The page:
UNDERWATER PLANTS – INVASIVE
Hydrilla Hydrilla | verticillata
Hydrilla is an extremely invasive plant that is threatening to move into Michigan waters. It is vital that you learn to identify this plant and actively look for it when you’re on the water. Hydrilla is a vascular plant with true roots. The stems are slender with numerous branches and can grow up to 25 feet long. This growing pattern allows Hydrilla to form thick, dense stands that will dominate any aquatic ecosystem. The leaves are flat and pointed blades that grow in groups of four to eight that whorl around the stem. The edges of the leaves are distinctly toothed. Hydrilla can reproduce through fragmentation or sexual reproduction.
Fanwort | Cabomba caroliniana
Fanwort / Cabomba is an invasive plant and should be treated aggressively. The stems are very thin and branched and can grow up to six feet long. The leaves branch off opposite sides of the stem. The leaves have many thin, branching leaflets that form a fan shape. This plant is often misidentified as a milfoil or thin leaf pondweed.
Eelgrass / Tapegrass / Wild Celery | Vallisneria Americana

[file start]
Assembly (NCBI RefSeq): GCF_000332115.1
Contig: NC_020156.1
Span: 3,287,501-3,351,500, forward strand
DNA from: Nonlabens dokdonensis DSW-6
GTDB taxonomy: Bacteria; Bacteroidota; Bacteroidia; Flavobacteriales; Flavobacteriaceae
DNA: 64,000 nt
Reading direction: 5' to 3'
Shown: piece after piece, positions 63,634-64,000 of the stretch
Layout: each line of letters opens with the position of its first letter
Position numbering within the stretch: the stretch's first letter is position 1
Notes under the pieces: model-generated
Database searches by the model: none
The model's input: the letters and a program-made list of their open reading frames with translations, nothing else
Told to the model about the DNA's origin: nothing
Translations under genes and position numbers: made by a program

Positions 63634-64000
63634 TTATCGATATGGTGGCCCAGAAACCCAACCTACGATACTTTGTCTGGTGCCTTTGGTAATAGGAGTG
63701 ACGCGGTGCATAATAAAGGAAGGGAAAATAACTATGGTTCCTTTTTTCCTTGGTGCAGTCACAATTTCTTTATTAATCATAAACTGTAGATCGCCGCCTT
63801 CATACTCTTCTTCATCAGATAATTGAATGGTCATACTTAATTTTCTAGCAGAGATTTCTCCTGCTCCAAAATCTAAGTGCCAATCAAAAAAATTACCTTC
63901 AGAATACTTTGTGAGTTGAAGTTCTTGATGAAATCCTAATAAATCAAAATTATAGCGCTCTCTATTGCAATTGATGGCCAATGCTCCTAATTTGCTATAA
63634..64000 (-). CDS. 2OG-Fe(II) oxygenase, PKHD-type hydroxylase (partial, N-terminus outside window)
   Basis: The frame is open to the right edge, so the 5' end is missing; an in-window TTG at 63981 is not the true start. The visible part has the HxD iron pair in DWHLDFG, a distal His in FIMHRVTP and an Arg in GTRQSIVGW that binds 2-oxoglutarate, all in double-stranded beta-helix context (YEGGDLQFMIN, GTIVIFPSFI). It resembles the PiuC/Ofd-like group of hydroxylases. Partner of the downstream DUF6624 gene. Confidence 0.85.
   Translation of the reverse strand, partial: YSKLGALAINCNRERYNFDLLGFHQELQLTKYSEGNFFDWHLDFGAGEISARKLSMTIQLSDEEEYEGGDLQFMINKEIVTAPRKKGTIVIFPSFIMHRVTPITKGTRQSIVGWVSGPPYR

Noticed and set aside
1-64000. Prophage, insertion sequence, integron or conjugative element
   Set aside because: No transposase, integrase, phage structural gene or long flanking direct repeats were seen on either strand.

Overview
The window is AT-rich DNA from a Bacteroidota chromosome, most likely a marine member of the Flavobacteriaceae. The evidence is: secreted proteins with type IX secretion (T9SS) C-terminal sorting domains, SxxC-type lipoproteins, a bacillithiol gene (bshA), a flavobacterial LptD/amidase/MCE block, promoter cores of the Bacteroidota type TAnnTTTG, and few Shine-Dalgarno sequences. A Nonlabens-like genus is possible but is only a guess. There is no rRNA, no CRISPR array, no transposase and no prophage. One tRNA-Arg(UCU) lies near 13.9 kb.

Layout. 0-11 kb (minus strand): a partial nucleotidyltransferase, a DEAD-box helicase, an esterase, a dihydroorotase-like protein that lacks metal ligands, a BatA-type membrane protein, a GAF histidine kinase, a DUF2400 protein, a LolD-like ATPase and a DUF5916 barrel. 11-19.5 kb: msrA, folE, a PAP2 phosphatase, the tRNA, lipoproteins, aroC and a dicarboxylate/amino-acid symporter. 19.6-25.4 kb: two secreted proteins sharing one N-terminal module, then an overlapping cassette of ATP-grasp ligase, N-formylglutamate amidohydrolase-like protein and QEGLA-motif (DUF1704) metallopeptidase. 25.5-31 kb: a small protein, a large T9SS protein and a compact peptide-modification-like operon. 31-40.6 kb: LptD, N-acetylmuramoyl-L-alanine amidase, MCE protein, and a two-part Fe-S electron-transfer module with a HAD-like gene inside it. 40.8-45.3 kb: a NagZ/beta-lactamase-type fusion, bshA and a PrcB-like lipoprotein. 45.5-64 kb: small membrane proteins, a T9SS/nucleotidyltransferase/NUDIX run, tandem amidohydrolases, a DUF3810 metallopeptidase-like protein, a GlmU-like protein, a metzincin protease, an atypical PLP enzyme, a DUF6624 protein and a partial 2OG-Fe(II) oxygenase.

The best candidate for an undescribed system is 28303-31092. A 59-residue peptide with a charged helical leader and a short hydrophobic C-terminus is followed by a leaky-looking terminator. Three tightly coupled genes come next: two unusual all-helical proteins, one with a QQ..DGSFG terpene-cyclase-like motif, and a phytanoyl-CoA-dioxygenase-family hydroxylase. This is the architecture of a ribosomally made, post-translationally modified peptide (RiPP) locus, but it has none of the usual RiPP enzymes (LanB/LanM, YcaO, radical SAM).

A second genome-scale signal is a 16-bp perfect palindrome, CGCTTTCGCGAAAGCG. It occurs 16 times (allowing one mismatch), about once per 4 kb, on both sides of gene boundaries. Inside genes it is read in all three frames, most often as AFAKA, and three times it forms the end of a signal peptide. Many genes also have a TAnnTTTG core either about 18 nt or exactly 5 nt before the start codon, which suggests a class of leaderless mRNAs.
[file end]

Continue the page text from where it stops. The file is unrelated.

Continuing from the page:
Eelgrass is a vascular plant with true roots. This plant does not have a stem, but leaves that grow directly from the root crown. The leaves are long, flat, and ribbon like that grow up to three feet long and only about one centimeter wide. These plants start growing at warm water temperatures, so you may not see them until late July. They can be mechanically removed or treated with an herbicide.
Curly Pondweed | Potamogeton crispus
Curly Pondweed is the only invasive pondweed. It is a vascular plant with true roots. The stems are about two millimeters thick and can grow up to 36 inches or longer. The leaves are all underwater and are oblong, coming to a point at the tip. The leaves are usually two to three inches long and one centimeter wide. The main identifying characteristic of Curly Pondweed is the wavy-crisped leaf edges. This plant grows very early in the season, usually dominates the ecosystem, and recedes by late-June. It is easily treated with an herbicide.
Floating Leaf Pondweeds
This is a group of pondweeds with primarily floating leaves. Some of the other pondweeds may have some floating leaves, but this group is plants that have very few underwater leaves. Species included are Floating, Longleaf, Oakes’, and American.
Thin Leaf Pondweeds
This is a group of pondweeds with very slender stems and leaves. In most cases, the stems and stalks are no larger than two millimeters thick. Stems and leaves vary in pattern. Species included are Alga, Threadleaf, Hill’s, Bluntleaf, Sago, Fries’, Fern, Bigsheath, Flatstem, and Vasey’s.
Naiads | Najas spp.
Naiads are vascular plants with true roots. The stems are wavy with slender branches. The leaves are simple and may be opposite of whorled. The main identifying characteristics is that Naiad leaves have toothed edges. These plants are commonly misidentified as pondweeds or elodea.
Elodea / Common Water Weed | Elodea canadensis